We recently highlighted the career of the first male African American FBI agent, James Wormley Jones. The FBI has also recently been celebrating its first female African American agent: Sylvia Elizabeth Mathis.
Agent Jones was appointed in February 1919. Astonishingly it took another fifty-seven years to appoint an African American woman to the same post. It was Mathis’ law school dean, a former FBI agent, who encouraged Mathis to apply to the Bureau and she joined in February 1976. At the time, there were only forty women in the Bureau out of approximately 8,500 agents. Those figures are a reminder of just how conservative intelligence and security services tend to be, usually lagging twenty to thirty years behind wider changes in society. There had been earlier attempts to appoint an African American woman, but both candidates failed selection.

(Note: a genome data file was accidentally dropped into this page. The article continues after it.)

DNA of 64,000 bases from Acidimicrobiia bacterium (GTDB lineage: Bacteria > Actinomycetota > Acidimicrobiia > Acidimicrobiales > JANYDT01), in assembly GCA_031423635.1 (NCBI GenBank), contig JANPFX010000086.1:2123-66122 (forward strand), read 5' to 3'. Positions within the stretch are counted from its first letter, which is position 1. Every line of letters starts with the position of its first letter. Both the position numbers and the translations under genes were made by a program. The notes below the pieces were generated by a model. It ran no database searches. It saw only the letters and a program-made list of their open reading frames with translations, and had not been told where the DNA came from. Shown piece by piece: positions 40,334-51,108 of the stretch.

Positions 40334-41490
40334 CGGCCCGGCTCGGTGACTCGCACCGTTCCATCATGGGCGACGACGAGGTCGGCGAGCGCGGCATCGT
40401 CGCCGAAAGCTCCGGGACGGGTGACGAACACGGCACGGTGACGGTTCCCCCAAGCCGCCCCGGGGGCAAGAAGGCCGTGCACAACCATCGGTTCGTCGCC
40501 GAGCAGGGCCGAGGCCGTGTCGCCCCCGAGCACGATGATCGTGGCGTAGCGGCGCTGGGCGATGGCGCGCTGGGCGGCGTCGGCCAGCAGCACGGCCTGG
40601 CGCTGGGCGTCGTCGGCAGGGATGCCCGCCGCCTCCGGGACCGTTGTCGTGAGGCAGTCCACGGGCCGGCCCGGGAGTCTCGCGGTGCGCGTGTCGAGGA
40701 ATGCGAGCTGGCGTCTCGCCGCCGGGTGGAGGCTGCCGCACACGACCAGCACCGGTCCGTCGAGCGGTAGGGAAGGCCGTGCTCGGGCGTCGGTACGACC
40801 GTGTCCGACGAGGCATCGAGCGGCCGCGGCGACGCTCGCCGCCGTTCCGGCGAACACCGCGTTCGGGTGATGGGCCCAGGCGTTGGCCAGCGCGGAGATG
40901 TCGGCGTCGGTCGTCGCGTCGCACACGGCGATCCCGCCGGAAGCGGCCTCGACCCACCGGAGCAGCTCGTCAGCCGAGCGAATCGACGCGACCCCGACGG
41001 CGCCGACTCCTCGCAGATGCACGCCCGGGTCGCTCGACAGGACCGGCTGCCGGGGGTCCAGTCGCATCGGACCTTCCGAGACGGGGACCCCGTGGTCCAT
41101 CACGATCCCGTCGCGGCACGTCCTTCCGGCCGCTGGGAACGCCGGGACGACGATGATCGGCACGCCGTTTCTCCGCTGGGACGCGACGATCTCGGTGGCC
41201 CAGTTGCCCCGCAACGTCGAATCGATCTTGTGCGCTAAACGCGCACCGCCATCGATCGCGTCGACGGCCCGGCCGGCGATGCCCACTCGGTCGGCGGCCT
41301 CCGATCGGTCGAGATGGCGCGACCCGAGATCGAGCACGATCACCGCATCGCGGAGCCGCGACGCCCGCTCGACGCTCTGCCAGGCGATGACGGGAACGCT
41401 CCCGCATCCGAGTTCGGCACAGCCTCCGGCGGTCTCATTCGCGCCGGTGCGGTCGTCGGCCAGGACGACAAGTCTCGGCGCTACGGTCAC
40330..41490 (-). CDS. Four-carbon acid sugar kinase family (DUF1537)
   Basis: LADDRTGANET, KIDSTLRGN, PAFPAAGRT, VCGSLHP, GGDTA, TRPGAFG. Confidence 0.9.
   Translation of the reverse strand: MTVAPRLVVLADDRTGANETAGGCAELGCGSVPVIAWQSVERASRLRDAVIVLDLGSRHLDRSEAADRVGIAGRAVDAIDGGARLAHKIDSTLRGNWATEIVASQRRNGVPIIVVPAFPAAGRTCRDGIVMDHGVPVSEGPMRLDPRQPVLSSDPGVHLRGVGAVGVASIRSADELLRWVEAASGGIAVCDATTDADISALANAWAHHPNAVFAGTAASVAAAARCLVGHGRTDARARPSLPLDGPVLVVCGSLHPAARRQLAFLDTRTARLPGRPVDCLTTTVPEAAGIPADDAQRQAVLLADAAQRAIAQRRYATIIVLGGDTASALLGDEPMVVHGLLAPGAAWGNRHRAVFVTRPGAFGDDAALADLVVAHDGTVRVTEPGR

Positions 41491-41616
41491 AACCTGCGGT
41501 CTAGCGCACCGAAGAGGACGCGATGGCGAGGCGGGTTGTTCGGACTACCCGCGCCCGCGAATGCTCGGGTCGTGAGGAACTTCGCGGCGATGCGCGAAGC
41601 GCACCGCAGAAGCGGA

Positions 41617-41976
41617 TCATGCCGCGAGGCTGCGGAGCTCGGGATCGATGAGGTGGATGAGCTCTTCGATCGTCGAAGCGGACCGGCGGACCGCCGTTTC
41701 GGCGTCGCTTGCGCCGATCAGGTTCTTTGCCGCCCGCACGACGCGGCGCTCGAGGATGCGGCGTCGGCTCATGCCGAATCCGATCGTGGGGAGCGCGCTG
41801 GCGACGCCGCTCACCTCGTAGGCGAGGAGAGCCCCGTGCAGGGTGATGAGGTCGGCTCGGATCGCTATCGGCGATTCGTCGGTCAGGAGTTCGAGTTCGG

Although she struggled with the physical aspects of the training, Mathis graduated as Agent #2658 and went on to work in New York where she specialised in the investigation of illegal gambling and extortion cases. Three years later she left the FBI to work as an attorney.
Sadly she was killed in a motoring accident in October 1983, aged just thirty four.